According to the suit, Volvo made a conditional job offer to a qualified applicant for a laborer position at its Hagerstown, Maryland facility.  The applicant, a recovering drug addict enrolled in a supervised medication-assisted treatment program, disclosed during his post-offer physical that he was taking medically prescribed suboxone.  When he arrived for his first day of work, a human resources representative told the applicant that Volvo could not hire him because of his suboxone use, the EEOC said.

The EEOC filed suit (EEOC v. Volvo Group North America, LLC, Civil Action No. 1:17-cv-02889) alleging that Volvo violated Americans with Disabilities Act by failing to conduct an individualized assessment to determine what effect, if any, the suboxone had on the applicant’s ability to perform the job.

In addition to the $70,000 in monetary relief to the applicant, the consent decree prohibits Volvo from violating the ADA in the future. Additionally, Volvo will distribute to all employees at its Hagerstown facility an ADA policy explaining the right to a reasonable accommodation and will amend its policy on post-offer medical and drug evaluations to explain how it will assess whether an employee’s or applicant’s lawful use of prescription medication poses a threat under the ADA.  Volvo will also provide ADA training, report to the EEOC about its handling of future complaints of disability discrimination, and post a notice regarding the settlement.

 

This case is a good reminder to employers that the ADA protects recovering addicts who are not currently using illegal drugs and prohibits discrimination on the basis of past drug addiction. Of course, employers are allowed to hold such individuals to the performance standards applicable to their jobs, may prohibit the use of illegal drugs in the workplace, and may require that employees not be under the influence of illegal drugs in the workplace.  However, recovering addicts prescribed medication as part of a treatment program are likely entitled to full ADA protection, including the right to a reasonable accommodation that does not cause undue hardship to the employer.  This means that employers cannot simply dismiss individuals in such a treatment program as unfit for employment.  Instead, employers should routinely review their policies regarding the use of prescribed medications to ensure compliance with the ADA.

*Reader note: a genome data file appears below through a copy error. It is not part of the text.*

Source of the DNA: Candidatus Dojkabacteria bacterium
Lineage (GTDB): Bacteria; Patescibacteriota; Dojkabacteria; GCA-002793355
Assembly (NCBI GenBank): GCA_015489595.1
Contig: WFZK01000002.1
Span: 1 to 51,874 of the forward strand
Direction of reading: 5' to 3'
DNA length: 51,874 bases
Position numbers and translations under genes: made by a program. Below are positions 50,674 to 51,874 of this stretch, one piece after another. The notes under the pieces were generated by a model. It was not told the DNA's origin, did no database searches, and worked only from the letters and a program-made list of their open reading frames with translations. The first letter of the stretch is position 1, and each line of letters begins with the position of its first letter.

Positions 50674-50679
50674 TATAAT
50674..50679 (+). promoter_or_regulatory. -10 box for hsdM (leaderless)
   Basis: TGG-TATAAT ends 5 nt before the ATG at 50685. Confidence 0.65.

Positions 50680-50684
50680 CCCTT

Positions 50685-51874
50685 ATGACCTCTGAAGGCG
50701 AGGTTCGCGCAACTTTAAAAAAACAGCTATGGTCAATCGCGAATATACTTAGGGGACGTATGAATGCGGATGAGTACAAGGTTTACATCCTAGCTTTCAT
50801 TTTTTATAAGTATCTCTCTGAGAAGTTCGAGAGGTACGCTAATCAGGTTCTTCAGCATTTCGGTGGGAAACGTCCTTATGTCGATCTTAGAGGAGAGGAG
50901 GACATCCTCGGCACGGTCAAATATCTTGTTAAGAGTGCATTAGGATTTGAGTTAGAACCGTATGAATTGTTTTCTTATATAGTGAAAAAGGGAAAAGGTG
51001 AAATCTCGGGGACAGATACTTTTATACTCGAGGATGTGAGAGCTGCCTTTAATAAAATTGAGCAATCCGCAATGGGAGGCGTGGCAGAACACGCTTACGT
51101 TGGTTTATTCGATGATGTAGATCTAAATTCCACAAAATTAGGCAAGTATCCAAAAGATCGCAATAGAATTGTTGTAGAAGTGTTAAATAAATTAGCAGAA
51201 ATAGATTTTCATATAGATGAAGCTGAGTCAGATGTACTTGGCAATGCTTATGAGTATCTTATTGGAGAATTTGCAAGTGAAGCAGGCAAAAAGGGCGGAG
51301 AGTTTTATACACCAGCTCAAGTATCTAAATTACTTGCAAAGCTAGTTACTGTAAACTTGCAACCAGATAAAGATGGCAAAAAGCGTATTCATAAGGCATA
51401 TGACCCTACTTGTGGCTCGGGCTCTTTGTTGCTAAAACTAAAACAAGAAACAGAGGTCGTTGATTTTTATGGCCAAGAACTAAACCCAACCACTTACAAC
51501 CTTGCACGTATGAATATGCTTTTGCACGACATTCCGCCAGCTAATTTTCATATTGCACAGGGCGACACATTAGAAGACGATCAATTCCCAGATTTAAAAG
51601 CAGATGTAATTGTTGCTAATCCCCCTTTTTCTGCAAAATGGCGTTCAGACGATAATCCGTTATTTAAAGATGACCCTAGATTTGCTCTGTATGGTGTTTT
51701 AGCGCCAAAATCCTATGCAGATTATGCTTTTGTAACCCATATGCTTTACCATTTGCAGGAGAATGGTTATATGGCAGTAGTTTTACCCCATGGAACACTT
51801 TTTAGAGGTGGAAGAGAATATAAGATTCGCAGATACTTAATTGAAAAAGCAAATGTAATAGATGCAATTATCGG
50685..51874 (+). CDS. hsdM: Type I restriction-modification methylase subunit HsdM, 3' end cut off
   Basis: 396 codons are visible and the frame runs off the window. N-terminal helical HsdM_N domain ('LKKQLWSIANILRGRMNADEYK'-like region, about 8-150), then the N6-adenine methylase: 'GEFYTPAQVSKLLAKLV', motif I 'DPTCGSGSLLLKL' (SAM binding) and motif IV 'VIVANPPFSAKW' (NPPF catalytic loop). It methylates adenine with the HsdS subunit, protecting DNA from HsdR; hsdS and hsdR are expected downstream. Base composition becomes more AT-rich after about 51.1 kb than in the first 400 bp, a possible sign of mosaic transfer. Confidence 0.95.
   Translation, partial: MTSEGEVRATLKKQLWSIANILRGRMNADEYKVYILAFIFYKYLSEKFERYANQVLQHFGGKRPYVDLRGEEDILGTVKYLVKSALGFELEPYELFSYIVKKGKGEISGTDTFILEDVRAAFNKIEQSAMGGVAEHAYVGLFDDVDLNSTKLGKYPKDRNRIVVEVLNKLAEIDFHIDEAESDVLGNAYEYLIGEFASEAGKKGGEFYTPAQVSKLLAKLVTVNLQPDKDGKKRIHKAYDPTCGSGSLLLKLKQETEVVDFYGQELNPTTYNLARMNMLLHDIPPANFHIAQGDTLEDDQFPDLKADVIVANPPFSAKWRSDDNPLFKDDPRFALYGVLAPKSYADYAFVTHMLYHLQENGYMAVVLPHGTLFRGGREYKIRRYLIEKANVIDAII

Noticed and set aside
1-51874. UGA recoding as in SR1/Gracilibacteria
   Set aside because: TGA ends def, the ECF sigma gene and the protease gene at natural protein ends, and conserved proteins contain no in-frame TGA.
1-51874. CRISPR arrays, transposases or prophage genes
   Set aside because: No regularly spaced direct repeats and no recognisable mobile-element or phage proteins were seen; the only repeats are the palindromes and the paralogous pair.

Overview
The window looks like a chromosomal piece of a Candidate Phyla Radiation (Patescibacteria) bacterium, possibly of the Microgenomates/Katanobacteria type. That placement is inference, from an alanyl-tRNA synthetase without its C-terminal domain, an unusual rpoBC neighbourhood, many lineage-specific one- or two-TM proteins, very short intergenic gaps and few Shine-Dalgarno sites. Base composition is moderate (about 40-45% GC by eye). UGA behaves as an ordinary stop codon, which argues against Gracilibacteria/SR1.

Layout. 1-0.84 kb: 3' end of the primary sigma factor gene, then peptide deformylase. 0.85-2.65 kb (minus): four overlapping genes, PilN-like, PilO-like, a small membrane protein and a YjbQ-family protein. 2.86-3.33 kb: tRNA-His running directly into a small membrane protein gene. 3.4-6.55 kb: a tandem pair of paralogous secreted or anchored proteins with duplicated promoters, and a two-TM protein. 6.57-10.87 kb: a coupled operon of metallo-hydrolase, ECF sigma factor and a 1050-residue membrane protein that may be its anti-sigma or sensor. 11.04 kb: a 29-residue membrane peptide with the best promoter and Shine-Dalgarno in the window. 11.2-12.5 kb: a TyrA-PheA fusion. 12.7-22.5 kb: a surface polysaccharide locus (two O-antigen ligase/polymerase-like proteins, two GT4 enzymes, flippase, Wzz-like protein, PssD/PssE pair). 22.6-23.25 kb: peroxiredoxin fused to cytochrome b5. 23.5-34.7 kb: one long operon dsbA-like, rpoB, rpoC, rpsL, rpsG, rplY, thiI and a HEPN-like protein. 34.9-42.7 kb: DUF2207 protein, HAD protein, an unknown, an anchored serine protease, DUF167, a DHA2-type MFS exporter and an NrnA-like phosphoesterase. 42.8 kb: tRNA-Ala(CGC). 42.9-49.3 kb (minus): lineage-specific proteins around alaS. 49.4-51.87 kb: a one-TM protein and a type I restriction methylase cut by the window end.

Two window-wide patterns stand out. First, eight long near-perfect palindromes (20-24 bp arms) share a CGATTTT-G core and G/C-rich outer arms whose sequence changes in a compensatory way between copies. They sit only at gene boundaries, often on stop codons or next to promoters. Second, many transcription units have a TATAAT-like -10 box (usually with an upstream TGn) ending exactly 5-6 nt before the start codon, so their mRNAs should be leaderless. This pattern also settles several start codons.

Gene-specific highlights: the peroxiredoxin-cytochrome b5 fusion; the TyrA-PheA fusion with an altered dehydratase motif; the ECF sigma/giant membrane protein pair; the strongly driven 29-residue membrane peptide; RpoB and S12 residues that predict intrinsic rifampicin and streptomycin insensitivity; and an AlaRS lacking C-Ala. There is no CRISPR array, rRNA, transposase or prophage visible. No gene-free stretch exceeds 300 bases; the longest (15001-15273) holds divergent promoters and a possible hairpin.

The California Assembly has passed Assembly Bill 1008, which would affect employers’ abilities to make pre-hire and personnel decisions based on a person’s criminal history.  Governor Jerry Brown has until October 15, 2017 to act on the bill and he is expected to sign it.

AB 1008 would apply to all employers in California with five or more employees. The bill would make it unlawful for California employers to:
• Include on any application for employment any question that seeks the disclosure of an applicant’s conviction history;
• Inquire into or consider the conviction history of an applicant before the applicant receives a conditional offer of employment; and
• Consider or even disclose information about any of the following in connection with any application for employment: (1) an arrest that did not result in a conviction, subject to the exceptions in Labor Code § 432.7(a)(1) and (f); (2) referral to or participation in a pretrial or posttrial diversion program; and (3) convictions that have been sealed, dismissed, expunged or statutorily erased pursuant to law.

Once a conditional offer has been made, employers are required to conduct an individualized assessment before rescinding an employment offer based upon a criminal history. The assessment must include an evaluation of the:
• The nature and gravity of the offense and conduct;
• The time that has passed since the offense or conduct and completion of the sentence; and
• The nature of the job held or sought.

If the employer makes a preliminary decision that the applicant’s conviction history is disqualifying, the employer must notify the applicant of this preliminary decision in writing. However, the employer is not required to explain to the applicant its reasoning for making the preliminary decision.

The notice requirements are similar to those under Fair Credit Reporting Act.  In short, employers must state which convictions are disqualifying, include a copy of the criminal history and advise that the applicant has at least 5 business days to challenge the accuracy of the report or to explain the circumstances of the conviction.